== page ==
March 6 (Bloomberg) -- U.K. government bonds advanced after retail sales fell for a second month in February, stoking concern that Britain’s economic recovery is faltering.
The pound weakened against the dollar after a report showed U.K. house prices slid for the third time in four months. Gross domestic product in the euro region declined 0.3 percent from the third quarter, the European Union’s statistics office said today, confirming an initial estimate published on Feb. 15. Britain sold 1 billion pounds ($1.6 billion) of 0.75 percent inflation-linked gilts due in March 2034.
“The softer tone to the economic data over the past few days has taken a bit of the wind out of the sails of the risk market,” said Brian Barry, a strategist at Investec Bank Plc in London. “That has given investors plenty of reason to pause for thought. Continued periphery concerns should prove supportive for gilts.”
The 10-year gilt yield dropped three basis points, or 0.03 percentage point, to 2.15 percent at 10:35 a.m. London time. The 4 percent security due March 2022 rose 0.325, or 3.25 pounds per 1,000-pound face amount, to 116.535. Two-year yields were little changed at 0.43 percent.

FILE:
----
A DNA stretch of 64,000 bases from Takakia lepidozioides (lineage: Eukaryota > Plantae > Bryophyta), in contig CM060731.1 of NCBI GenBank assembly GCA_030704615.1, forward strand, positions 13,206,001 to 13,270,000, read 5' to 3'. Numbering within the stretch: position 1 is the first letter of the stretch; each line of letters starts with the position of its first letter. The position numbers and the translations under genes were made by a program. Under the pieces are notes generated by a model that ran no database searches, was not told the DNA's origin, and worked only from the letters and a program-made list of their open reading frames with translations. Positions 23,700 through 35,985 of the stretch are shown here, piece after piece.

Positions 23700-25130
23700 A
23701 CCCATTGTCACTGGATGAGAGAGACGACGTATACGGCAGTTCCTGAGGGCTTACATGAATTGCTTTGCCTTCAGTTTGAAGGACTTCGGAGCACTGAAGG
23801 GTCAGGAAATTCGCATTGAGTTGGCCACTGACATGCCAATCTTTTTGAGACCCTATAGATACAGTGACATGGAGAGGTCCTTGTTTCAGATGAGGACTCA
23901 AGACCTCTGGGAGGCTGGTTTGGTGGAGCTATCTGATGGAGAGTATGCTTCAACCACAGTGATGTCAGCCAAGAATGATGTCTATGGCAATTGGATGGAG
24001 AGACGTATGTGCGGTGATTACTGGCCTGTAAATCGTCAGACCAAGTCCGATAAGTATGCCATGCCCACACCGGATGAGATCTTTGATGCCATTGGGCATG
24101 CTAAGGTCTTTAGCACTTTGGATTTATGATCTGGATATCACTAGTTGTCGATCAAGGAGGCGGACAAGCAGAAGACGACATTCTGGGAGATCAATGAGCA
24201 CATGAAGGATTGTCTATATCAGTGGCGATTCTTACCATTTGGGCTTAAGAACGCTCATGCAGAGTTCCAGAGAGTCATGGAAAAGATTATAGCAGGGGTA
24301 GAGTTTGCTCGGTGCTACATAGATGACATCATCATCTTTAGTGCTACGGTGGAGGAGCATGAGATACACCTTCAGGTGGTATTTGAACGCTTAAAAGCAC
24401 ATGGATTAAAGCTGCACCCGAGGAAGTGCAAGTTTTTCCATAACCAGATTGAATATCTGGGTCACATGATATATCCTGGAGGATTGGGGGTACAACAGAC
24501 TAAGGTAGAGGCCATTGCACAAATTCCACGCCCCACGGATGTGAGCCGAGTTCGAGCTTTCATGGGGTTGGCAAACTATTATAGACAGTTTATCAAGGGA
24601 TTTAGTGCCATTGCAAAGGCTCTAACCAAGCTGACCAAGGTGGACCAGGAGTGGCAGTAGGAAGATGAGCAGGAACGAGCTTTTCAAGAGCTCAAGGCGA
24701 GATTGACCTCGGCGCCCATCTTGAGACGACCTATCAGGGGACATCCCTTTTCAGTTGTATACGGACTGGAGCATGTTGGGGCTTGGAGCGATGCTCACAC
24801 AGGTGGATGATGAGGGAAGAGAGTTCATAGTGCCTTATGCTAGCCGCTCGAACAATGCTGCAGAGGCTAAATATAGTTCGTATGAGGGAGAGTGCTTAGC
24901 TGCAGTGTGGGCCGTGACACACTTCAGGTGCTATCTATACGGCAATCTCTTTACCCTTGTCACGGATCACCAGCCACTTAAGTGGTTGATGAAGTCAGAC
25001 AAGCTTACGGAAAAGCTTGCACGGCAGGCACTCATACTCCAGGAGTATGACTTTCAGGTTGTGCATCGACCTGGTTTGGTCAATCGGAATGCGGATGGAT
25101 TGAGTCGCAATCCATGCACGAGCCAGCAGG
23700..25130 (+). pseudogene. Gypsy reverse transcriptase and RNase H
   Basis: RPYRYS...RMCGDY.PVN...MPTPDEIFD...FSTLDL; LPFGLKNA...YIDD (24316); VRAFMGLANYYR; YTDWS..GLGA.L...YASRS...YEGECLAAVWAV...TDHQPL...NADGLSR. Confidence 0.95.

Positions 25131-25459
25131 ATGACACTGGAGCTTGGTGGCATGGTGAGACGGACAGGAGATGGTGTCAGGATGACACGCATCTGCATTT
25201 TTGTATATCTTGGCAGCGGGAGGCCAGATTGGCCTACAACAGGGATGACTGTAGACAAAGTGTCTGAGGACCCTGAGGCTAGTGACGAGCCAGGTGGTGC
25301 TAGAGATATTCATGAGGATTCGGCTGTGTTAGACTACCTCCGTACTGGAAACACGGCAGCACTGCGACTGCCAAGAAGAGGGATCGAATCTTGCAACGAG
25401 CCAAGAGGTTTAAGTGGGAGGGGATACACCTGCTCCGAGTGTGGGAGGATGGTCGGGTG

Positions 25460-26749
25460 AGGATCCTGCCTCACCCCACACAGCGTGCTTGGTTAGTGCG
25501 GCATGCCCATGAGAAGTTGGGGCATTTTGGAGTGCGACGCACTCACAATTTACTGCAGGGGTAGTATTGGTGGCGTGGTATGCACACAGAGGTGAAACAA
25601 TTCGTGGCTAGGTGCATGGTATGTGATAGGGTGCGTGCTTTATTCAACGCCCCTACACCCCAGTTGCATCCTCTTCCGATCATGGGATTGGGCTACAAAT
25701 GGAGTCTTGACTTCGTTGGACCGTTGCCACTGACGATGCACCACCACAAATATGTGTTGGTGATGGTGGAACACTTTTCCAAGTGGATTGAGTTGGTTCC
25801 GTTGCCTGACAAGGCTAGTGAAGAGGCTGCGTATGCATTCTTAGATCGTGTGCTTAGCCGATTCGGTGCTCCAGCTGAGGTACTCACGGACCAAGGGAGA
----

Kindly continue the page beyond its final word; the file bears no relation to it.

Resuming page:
Sales at stores open at least 12 months, measured by value, fell 0.3 percent from a year earlier, according to the British Retail Consortium.
The pound fell 0.6 percent to $1.5778. Sterling was little changed at 83.29 pence per euro.
U.K. house prices fell 0.5 percent in February, Halifax said today. The median estimate in a Bloomberg News survey of 12 analysts called for a 0.3 percent increase.
The Bank of England’s Monetary Policy Committee will keep its bond-buying target at 325 billion pounds when it meets on March 8, according to all the 45 economists in a Bloomberg News survey.
Gilts have handed investors a 1.2 percent loss this year, according to indexes compiled by Bloomberg and the European Federation of Financial Analysts Societies. U.S. Treasuries have dropped 0.4 percent and German government bonds are little changed, the indexes show.
Sterling has declined 0.6 percent in 2012, according to Bloomberg Correlation-Weighted Indexes, which track 10 developed-nation currencies. The dollar weakened 2.3 percent and the euro fell 0.6 percent.
-- Editors: Mark McCord, Nicholas Reynolds
To contact the reporter on this story: David Goodman in London at firstname.lastname@example.org
To contact the editor responsible for this story: Daniel Tilles at email@example.com